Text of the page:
If you believe there’s more to the world than meets the eye, and if you have a fondness for the occult, history, fantasy and horror, then the Mad-Gods series, by Athanasios Galanis, may be just what the doctor ordered. Athanasios is a Canadian born graphic designer/writer and perpetual student of life whose imagination occupies a multidimensional world that serves as a crossroads for ancient spirits and modern men. It’s a place where current and past events interact forming a living background for the ongoing struggle between the agents of good and evil, of prophecy, treachery, intrigue and divinity. I’m pleased to introduce you to the subject of today’s author interview: Athanasios Galanis.

1.       Athanasios, what got you started writing what I’m going to call historical/fantasy novels?

I haven’t written anything else.  So the singular would apply here and to be specific what I write is what I would read. The Predatory Ethics story that begins with Mad Gods is not intentionally cross genre but it is Occult/Thriller/Historical/Fantasy/Horror because those are the subjects that interest me.

2.       How would you define your genre, and what do you find most compelling and challenging about writing in it?

I define it as Occult/Thriller/Historical/Fantasy/Horror and the most compelling thing about writing it is seeing how the themes and subjects I explore really do affect my thinking in the same way as the separate subjects have affected me in the past. To me the best examples of those genres explain and illustrate life and reality as nothing else can. I try and do that with Predatory Ethics.  Hopefully it comes through.

Amazon link. Click to buy.

Amazon link. Click to buy.

My inspiration comes from everywhere.  Mostly from documentaries and books about religion, history, myths, psychology, and the subjects I stated earlier. My writing process is sitting down and writing out in a steno pad whatever comes into my head. It’s mostly stream of consciousness but I always have a rough outline to follow but not adhere to. That is my first draft that I end up typing into my computer as the second draft. Once that’s finished I print it out double-spaced and edit and revise what ends up being my third draft. I then update the computer version from the revised printed copy and that’s my process.

4.       When did you know you were going to be a writer? Was there a specific incident or triggering incident? And how did that knowledge make you feel?

I want to tell this story, I didn’t think about being a writer or not, the idea never entered my head.  I thought this was a really captivating idea. I want to transcend and make readers feel and think as I did, and still do when I read a great story.

5.       Balzac had a simple method for staying focused and churning out copy: He chained himself to his desk and consumed endless cups of coffee? What’s your technique?

No great technique, I “just do it,” with respect to Nike.  I’ve worked as a graphic artist for most of my adult life so I know that you’ve got to keep plugging and knowing that if you’re dedicated to something you keep doing it when you’re not inspired.  Inspiration makes the process easy, it’s doing it when it’s just not coming out and it feels like you’re fighting yourself that shows dedication to what you want to say.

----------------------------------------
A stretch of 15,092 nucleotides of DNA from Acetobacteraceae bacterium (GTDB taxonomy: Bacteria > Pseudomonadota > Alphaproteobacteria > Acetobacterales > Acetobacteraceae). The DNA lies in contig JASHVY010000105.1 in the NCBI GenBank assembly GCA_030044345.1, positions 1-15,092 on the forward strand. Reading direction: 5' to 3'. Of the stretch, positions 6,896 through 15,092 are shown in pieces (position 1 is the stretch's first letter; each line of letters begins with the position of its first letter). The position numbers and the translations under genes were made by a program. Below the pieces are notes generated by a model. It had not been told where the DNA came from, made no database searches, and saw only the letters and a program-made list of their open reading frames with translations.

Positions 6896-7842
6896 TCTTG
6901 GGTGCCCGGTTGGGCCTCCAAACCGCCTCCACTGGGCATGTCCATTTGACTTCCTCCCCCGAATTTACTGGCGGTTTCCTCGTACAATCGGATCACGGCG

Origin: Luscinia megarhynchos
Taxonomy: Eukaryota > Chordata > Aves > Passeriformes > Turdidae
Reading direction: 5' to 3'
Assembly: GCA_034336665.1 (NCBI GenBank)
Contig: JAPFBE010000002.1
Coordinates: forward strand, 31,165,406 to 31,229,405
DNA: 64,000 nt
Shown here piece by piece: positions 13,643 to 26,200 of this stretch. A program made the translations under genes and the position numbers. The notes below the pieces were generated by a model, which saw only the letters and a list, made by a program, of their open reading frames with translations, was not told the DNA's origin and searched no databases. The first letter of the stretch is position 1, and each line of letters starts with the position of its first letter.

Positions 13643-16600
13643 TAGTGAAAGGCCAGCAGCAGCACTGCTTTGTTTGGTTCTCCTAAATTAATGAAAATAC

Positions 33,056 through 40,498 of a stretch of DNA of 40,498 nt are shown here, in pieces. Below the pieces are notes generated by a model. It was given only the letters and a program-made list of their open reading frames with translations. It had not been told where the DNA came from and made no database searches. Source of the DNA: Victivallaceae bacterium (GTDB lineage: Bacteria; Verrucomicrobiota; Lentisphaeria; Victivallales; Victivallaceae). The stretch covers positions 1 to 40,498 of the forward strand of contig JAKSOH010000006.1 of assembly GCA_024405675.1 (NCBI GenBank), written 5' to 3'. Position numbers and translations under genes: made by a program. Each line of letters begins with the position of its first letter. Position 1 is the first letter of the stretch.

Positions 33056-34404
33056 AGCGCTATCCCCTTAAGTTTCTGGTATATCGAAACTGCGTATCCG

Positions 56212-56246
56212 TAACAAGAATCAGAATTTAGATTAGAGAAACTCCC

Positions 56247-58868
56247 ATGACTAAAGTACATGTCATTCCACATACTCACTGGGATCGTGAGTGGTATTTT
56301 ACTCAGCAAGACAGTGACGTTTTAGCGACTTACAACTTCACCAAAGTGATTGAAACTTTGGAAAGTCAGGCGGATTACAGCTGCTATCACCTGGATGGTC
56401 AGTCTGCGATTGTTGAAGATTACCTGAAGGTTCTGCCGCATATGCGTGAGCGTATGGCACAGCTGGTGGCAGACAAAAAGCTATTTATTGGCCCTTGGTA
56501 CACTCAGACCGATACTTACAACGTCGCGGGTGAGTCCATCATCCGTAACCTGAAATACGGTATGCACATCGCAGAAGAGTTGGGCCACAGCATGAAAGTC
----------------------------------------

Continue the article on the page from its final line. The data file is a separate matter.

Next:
6.       How long did it take you to write Mad-Gods? Is the book cycle (5 books) complete yet? If not, how many more volumes do you plan to write?

It took nearly 20 years from the first germs of the ideas inherent in the wider story arc. I don’t know if the book cycle is more or less than 5 books.

7.       What were the biggest challenges you faced in writing the Mad-Gods books?

The biggest challenges were and still are doing it in my spare time. I so hope and wish to be doing this as a full time endeavor that will keep me comfortable and happy.

8.       Since the books are set — at least in the beginning — in Constantinople/Istanbul — how did you research the area: it’s streets, there appearance, the traditions, history and language, etc.?

Some of it came from the myths and background stories I grew up with. My family was always talking about how we Greeks used to have a great empire called Byzantium and the golden capital of Kostadinoupoli.  Whatever I didn’t know I researched online. Thank the gods for Google.

9.       How much time, if any, did you actually spend there?


10.     Do you have a favorite passage from your book? If so, would you share it with us here and tell us what is it about it that has such special significance for you?

Yes. It’s short and encapsulates my day to day, hour to hour, minute to minute thoughts that I finally wrote down and still shake my head at how on the mark it was about me. “Endurance is overrated. I wish I were weaker and able to endure far less.”

11.     What writers have influenced you the most in your writing career and in developing your writing style? What, specifically was it about them that captured your attention and imagination?

I don’t know if they’ve influenced my style but they did influence my desire to affect people the way they did me.  The first was Michael Moorcock and his Eternal Champion series.  It showed me how expansive imagination could be with the wonder and fantasy that was on every page. The next was Mary Renault who showed me that our own world, whether it was history or our own time could be and was as full of wonder, fantasy, danger and transcendence as in any fiction.

12.     Why did you choose to take the Indie route in publishing your books? How satisfying has it been so far? And what lessons have you learned about indie publishing that you’d like to share with others?